Photo: The DanTysk offshore wind farm. Source: Vattenfall (archive)

Deutsche Windtechnik contracted for subsea inspections on seven more offshore wind farms

Deutsche Windtechnik has signed contracts for seven additional offshore wind farms on which the company will carry out underwater inspections, with more than 300 annual inspection reports to be generated in the next two years.

The company will, among other things, conduct back-to-back inspections on Trianel Windpark Borkum I, Sandbank, DanTysk, and Butendiek wind farms offshore Germany this year as part of the campaign.

While the contract scope varies for each wind farm, the inspections will include a range of structures such as jacket and monopile foundations of wind turbines, substations, and meteorological masts. The work also includes cable inspections that cover everything from the entry point on the tower to the point of burial, the company said.

The conclusion of multi-year contracts for wind farms in the North and Baltic Seas has added a total of 231 offshore structures to Deutsche Windtechnik’s cluster campaign.

In addition, the company has been commissioned to carry out annual survey and subsea inspection services at Trianel Windpark Borkum I until 2023.

DanTysk Sandbank Offshore Wind GmbH & Co. KG has joined the campaign, requesting both standard and specialised inspection and measurement of the cable protection systems at the DanTysk and Sandbank wind farms.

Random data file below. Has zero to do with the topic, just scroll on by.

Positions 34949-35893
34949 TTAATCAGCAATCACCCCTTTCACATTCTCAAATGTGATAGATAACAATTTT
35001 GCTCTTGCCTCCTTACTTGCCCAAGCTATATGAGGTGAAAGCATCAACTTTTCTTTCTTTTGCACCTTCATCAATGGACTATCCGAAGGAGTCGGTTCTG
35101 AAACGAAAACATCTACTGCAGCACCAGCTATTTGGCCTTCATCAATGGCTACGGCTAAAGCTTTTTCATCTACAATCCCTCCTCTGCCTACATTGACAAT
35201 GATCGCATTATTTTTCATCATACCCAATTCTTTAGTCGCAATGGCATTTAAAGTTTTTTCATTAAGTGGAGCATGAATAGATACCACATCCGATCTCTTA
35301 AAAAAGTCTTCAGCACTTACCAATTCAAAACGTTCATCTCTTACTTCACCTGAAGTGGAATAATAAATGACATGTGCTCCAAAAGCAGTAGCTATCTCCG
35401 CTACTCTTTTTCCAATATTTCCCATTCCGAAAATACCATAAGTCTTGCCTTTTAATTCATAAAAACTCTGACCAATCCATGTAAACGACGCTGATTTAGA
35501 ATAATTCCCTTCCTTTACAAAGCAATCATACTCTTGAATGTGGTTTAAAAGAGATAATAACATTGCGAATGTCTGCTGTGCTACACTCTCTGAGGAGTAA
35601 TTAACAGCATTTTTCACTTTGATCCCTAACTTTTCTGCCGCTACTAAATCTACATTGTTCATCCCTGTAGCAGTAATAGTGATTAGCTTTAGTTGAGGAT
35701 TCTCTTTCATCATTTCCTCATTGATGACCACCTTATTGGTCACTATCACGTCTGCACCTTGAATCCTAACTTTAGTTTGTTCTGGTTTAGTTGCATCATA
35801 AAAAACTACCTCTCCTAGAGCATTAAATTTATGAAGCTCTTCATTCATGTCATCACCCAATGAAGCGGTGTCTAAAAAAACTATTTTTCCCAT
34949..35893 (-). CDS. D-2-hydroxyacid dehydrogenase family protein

Deutsche Windtechnik has already been contracted for the two wind farms, owned by Vattenfall (51 per cent) and Stadtwerke München (49 per cent), for operations and maintenance (O&M) work, including that on the wind farms’ turbines for which the company won the EU tender earlier this year.

“The outcomes of our subsea inspections are enabling clients to learn far more about the subsea status of their valuable assets, well beyond standard authority requirements”, said Niels Noordeloos, Business Development Manager at Deutsche Windtechnik B.V., regarding the range of inspections to be carried out.

The reports contain an evaluation of every turbine location, including damage assessments and recommendations to prevent future damages.

“The reports provide insights about the condition and consequently the value of the investment below water. This information can be extremely important when it comes to budgeting decisions because it helps build solid arguments in favour or against an investment”.

Deutsche Windtechnik is working closely with Bluestream Offshore and O.S. Energy, a partnership for which it says has made integrating new contracts into the pre-existing cluster campaign a simple task.

“The cooperation enables Deutsche Windtechnik to mobilise a highly efficient vessel with a broad range of remotely operated vehicles (ROVs) that are equipped with the exact tools we need for the job: high-definition cameras, cleaning tools, ultrasonic and laser measurement systems, and more. All parties benefit from the clustering, from the expertise provided, the shared mobilisation costs, the fuel-efficient routing and mooring approach, and the very clear reporting”, said Geert Timmers, Managing Director of Deutsche Windtechnik in the Netherlands.

The company said it was able to start the inspection work right away, and that the vessel had already begun its work at the first wind farms as the final contracts were being signed.

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